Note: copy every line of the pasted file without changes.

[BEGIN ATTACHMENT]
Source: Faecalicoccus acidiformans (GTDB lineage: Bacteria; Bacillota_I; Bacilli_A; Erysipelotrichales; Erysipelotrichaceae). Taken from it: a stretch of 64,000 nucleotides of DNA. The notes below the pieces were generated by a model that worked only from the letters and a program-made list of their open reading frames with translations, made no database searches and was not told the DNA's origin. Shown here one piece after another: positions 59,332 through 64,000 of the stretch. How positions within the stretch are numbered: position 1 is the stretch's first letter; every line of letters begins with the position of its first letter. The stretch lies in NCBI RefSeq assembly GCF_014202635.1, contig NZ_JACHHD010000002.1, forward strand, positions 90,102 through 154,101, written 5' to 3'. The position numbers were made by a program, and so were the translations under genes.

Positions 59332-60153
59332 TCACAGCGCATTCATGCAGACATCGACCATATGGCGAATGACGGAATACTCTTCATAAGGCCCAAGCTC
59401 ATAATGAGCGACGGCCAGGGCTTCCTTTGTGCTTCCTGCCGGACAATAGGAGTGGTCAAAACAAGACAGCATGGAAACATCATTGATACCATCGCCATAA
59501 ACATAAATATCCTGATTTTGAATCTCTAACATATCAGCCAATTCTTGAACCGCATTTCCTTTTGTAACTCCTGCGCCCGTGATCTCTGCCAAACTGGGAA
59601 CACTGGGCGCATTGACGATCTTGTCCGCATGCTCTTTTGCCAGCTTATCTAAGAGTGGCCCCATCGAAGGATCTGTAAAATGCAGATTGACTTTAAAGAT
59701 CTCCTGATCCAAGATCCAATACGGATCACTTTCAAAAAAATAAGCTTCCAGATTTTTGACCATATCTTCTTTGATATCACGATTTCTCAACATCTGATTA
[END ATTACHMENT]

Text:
Source: Faecalicoccus acidiformans (GTDB lineage: Bacteria; Bacillota_I; Bacilli_A; Erysipelotrichales; Erysipelotrichaceae). Taken from it: a stretch of 64,000 nucleotides of DNA. The notes below the pieces were generated by a model that worked only from the letters and a program-made list of their open reading frames with translations, made no database searches and was not told the DNA's origin. Shown here one piece after another: positions 59,332 through 64,000 of the stretch. How positions within the stretch are numbered: position 1 is the stretch's first letter; every line of letters begins with the position of its first letter. The stretch lies in NCBI RefSeq assembly GCF_014202635.1, contig NZ_JACHHD010000002.1, forward strand, positions 90,102 through 154,101, written 5' to 3'. The position numbers were made by a program, and so were the translations under genes.

Positions 59332-60153
59332 TCACAGCGCATTCATGCAGACATCGACCATATGGCGAATGACGGAATACTCTTCATAAGGCCCAAGCTC
59401 ATAATGAGCGACGGCCAGGGCTTCCTTTGTGCTTCCTGCCGGACAATAGGAGTGGTCAAAACAAGACAGCATGGAAACATCATTGATACCATCGCCATAA
59501 ACATAAATATCCTGATTTTGAATCTCTAACATATCAGCCAATTCTTGAACCGCATTTCCTTTTGTAACTCCTGCGCCCGTGATCTCTGCCAAACTGGGAA
59601 CACTGGGCGCATTGACGATCTTGTCCGCATGCTCTTTTGCCAGCTTATCTAAGAGTGGCCCCATCGAAGGATCTGTAAAATGCAGATTGACTTTAAAGAT
59701 CTCCTGATCCAAGATCCAATACGGATCACTTTCAAAAAAATAAGCTTCCAGATTTTTGACCATATCTTCTTTGATATCACGATTTCTCAACATCTGATTA